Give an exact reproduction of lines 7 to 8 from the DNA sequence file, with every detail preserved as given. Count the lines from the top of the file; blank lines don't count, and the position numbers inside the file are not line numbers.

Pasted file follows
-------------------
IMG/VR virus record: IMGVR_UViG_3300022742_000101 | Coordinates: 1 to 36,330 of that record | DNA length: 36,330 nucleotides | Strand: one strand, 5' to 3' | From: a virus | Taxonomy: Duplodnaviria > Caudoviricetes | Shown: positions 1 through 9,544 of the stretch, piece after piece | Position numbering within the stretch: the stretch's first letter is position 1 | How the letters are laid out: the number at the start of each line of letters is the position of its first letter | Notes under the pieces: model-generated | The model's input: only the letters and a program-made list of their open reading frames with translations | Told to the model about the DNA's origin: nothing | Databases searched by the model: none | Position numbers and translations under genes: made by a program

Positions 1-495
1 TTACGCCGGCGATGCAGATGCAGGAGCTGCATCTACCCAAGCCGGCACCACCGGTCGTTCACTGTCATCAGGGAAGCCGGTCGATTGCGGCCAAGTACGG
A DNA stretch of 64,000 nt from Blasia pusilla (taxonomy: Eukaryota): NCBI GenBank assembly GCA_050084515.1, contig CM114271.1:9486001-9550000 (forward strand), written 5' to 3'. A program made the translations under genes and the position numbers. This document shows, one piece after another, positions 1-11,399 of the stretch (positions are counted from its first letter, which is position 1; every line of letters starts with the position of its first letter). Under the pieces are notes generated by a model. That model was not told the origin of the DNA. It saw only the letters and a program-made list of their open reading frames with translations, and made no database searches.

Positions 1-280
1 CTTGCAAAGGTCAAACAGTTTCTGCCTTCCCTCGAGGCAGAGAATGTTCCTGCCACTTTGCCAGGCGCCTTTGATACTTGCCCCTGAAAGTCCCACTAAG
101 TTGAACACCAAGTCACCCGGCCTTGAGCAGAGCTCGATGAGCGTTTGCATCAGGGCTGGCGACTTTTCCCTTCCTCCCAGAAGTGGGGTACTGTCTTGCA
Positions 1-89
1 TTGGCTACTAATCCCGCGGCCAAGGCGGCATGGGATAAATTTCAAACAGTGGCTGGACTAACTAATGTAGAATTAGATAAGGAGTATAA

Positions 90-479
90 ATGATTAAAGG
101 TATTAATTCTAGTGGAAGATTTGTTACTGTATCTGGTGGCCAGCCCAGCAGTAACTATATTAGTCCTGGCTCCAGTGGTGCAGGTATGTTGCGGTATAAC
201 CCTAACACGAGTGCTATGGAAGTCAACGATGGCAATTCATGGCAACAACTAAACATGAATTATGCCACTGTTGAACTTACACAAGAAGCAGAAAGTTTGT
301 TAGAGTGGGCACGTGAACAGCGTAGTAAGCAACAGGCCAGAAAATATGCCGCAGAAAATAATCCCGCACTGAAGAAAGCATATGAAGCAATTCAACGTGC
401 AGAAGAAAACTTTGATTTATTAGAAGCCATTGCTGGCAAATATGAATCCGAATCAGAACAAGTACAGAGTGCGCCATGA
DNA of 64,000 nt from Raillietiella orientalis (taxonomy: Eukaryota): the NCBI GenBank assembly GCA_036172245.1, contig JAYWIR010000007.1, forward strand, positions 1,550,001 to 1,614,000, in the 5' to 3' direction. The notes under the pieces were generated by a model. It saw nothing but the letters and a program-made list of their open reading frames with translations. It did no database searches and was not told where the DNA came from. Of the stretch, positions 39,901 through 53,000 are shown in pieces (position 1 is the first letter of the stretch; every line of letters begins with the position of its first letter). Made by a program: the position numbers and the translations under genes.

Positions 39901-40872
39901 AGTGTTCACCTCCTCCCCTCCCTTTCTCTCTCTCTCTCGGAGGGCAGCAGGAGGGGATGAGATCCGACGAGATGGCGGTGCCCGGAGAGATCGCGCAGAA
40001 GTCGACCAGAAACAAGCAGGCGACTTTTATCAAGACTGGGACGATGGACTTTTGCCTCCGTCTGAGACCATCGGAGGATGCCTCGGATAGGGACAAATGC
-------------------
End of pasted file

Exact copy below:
101 TTGAACACCAAGTCACCCGGCCTTGAGCAGAGCTCGATGAGCGTTTGCATCAGGGCTGGCGACTTTTCCCTTCCTCCCAGAAGTGGGGTACTGTCTTGCA
Positions 1-89